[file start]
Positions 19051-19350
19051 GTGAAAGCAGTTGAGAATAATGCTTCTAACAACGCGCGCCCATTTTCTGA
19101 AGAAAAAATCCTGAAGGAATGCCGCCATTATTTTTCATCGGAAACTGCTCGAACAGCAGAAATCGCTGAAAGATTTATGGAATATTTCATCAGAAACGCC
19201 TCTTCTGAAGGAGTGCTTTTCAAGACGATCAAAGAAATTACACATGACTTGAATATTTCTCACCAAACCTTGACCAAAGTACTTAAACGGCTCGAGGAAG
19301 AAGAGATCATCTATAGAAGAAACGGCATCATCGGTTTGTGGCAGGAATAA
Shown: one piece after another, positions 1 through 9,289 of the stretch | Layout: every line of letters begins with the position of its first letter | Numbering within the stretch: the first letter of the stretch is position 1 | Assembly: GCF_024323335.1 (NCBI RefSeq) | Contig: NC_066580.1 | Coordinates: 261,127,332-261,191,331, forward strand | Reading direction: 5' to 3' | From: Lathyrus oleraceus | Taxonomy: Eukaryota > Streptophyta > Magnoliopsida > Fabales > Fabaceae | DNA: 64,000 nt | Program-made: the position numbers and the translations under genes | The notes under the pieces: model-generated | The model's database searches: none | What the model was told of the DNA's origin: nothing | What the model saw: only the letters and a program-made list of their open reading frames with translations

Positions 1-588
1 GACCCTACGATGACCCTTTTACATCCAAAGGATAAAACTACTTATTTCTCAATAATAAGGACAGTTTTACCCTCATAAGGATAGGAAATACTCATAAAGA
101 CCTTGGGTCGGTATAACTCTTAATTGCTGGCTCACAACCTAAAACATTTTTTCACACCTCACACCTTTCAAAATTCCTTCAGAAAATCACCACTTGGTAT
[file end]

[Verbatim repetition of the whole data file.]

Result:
Positions 19051-19350
19051 GTGAAAGCAGTTGAGAATAATGCTTCTAACAACGCGCGCCCATTTTCTGA
19101 AGAAAAAATCCTGAAGGAATGCCGCCATTATTTTTCATCGGAAACTGCTCGAACAGCAGAAATCGCTGAAAGATTTATGGAATATTTCATCAGAAACGCC
19201 TCTTCTGAAGGAGTGCTTTTCAAGACGATCAAAGAAATTACACATGACTTGAATATTTCTCACCAAACCTTGACCAAAGTACTTAAACGGCTCGAGGAAG
19301 AAGAGATCATCTATAGAAGAAACGGCATCATCGGTTTGTGGCAGGAATAA
Shown: one piece after another, positions 1 through 9,289 of the stretch | Layout: every line of letters begins with the position of its first letter | Numbering within the stretch: the first letter of the stretch is position 1 | Assembly: GCF_024323335.1 (NCBI RefSeq) | Contig: NC_066580.1 | Coordinates: 261,127,332-261,191,331, forward strand | Reading direction: 5' to 3' | From: Lathyrus oleraceus | Taxonomy: Eukaryota > Streptophyta > Magnoliopsida > Fabales > Fabaceae | DNA: 64,000 nt | Program-made: the position numbers and the translations under genes | The notes under the pieces: model-generated | The model's database searches: none | What the model was told of the DNA's origin: nothing | What the model saw: only the letters and a program-made list of their open reading frames with translations

Positions 1-588
1 GACCCTACGATGACCCTTTTACATCCAAAGGATAAAACTACTTATTTCTCAATAATAAGGACAGTTTTACCCTCATAAGGATAGGAAATACTCATAAAGA
101 CCTTGGGTCGGTATAACTCTTAATTGCTGGCTCACAACCTAAAACATTTTTTCACACCTCACACCTTTCAAAATTCCTTCAGAAAATCACCACTTGGTAT